Holes, vertical, horizontal, and oblique Asymptotes
By: Jonathan Joyner, Jae'Von Jones
Finding asymptotes and holes are pretty easy, you just need to know how to factor and understand a rational function.
Start with knowing what you are looking for:
A vertical asymptote is x=h or a line that the graph approaches vertically but never touches. Finding a vertical asymptote from an equation is pretty simple. If nothing cancels out and it is left over in the denominator, it is your vertical asymptote.
For instance this is a graph with a vertical asymptote of x=-5, pretty easy to find from the graph, but lets do one from the equation. A simple equation could be 1/(x+5) nothing cancels out so what is left over is (x+5), simplified it is x=-5
Here is little more complicated example.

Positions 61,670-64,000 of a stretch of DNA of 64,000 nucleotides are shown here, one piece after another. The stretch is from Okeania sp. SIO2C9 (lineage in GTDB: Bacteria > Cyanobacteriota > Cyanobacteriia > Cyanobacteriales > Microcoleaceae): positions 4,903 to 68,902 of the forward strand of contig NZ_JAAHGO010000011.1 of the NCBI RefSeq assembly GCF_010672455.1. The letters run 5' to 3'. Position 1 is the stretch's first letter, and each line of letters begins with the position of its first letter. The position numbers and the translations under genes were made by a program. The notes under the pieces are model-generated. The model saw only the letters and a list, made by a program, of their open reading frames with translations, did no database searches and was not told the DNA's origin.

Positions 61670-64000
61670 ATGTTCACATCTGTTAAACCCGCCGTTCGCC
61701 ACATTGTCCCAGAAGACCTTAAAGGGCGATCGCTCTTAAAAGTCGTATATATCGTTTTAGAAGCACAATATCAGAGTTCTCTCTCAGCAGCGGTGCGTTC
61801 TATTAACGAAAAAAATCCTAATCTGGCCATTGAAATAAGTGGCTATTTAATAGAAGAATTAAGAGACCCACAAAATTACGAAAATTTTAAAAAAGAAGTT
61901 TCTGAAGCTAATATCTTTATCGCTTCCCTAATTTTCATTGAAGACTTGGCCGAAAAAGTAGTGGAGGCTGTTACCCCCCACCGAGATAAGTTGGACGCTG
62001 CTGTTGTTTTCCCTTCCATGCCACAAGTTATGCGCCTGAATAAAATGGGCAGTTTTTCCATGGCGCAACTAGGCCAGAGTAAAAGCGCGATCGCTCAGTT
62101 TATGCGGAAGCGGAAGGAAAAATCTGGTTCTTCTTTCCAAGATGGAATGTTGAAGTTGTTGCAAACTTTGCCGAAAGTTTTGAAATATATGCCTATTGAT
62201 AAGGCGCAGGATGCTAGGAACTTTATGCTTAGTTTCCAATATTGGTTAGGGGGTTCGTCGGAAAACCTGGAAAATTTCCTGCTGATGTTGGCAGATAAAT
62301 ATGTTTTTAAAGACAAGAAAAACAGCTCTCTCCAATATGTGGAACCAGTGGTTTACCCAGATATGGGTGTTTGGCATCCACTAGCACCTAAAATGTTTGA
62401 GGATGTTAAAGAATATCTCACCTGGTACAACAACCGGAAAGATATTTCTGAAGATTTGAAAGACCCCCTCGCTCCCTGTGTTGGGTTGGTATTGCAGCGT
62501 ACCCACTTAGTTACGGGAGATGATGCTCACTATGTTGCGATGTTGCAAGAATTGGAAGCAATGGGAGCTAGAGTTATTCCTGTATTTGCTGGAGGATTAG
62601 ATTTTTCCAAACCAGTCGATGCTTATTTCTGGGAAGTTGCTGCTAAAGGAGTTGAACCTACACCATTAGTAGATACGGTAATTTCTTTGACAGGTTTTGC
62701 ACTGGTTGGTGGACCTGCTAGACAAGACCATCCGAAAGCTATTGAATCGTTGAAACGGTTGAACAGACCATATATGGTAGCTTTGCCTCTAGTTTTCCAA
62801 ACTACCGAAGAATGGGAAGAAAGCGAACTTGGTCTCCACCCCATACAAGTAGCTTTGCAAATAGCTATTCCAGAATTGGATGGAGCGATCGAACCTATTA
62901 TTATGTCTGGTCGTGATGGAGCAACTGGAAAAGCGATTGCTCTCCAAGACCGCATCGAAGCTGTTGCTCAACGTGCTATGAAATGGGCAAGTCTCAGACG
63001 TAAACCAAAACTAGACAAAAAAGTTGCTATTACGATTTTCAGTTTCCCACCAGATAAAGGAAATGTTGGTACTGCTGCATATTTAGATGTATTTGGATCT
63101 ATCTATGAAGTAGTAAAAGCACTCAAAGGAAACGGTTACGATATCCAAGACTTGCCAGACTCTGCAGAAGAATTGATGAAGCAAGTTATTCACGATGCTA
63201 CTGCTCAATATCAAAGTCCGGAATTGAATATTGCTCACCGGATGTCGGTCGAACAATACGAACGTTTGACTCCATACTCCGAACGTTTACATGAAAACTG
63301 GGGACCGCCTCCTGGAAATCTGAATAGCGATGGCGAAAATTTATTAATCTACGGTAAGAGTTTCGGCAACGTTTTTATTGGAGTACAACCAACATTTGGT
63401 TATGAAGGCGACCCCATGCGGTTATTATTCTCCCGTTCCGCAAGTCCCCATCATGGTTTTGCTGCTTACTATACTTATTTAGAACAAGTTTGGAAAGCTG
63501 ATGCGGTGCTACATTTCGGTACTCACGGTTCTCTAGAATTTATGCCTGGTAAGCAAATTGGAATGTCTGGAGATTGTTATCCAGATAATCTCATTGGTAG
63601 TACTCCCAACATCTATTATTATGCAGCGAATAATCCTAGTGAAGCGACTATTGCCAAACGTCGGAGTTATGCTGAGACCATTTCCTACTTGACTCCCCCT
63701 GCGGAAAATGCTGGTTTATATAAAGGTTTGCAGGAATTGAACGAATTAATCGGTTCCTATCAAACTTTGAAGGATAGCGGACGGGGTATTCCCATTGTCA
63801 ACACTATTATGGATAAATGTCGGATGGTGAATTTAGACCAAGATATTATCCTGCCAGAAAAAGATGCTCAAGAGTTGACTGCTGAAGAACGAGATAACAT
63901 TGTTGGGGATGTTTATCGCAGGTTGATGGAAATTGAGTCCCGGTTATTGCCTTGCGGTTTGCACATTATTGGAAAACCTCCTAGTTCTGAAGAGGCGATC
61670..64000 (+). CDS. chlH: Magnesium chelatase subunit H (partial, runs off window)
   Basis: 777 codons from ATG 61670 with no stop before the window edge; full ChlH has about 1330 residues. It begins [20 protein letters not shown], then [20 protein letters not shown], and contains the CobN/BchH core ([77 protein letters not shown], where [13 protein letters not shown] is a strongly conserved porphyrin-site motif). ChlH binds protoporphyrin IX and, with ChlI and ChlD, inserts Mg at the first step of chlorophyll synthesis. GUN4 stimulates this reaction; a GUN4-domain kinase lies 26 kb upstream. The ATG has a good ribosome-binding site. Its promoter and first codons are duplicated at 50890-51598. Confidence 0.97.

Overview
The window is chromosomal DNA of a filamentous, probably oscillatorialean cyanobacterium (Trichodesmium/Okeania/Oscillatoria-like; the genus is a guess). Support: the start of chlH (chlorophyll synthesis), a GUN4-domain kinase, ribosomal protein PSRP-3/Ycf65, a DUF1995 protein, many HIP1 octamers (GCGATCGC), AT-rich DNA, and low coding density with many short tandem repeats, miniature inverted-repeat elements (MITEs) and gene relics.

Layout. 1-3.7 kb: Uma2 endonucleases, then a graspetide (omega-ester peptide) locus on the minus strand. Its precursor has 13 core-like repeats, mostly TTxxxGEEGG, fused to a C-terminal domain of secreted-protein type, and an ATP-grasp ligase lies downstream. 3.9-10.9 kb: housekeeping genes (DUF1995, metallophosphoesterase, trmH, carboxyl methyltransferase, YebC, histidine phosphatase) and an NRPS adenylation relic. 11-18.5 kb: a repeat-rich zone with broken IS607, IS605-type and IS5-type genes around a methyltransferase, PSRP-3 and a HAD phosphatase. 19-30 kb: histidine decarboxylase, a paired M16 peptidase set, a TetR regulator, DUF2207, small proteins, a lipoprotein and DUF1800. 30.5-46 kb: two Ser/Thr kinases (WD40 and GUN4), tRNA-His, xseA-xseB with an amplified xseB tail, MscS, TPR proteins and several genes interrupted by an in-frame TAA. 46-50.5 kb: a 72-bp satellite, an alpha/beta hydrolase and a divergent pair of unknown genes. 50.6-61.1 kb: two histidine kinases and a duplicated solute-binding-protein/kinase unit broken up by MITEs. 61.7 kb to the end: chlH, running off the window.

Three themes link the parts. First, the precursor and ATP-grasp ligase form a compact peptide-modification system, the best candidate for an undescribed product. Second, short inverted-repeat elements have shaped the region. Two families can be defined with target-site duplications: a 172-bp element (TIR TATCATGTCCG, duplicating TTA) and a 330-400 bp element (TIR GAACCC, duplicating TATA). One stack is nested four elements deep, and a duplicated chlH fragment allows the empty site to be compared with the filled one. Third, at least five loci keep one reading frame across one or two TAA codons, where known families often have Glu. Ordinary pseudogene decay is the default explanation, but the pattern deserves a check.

x2 – 5x – 6 = 0
(x – 6)(x + 1) = 0
x = 6 or –1
So x cannot be 6 or –1, because then you would be dividing by zero.
Pretty simple right?
A hole is a single point at which the function has no value. Finding a hole in an equation is pretty simple as well. If it cancels out in the numerator and Denominator, it is a hole. Say if you had the equation
Then x+4 would cancel out since it is in the numerator and the denominator, therefor x=-4 is a hole.
Now on to the complicated stuff.
A horizontal asymptote is y=k or a line that the graph approaches horizontally but never touches. There are 2 rules to Horizontal Asymptotes.
A oblique asymptote is an asymptote with a slant, or a line with a slope, to find this you must always use long division.
The Rules Are:
EXAMPLE for oblique asymptote
Once simplified it is y= 2x-2+2/x+1
The oblique asymptote is y=2x-2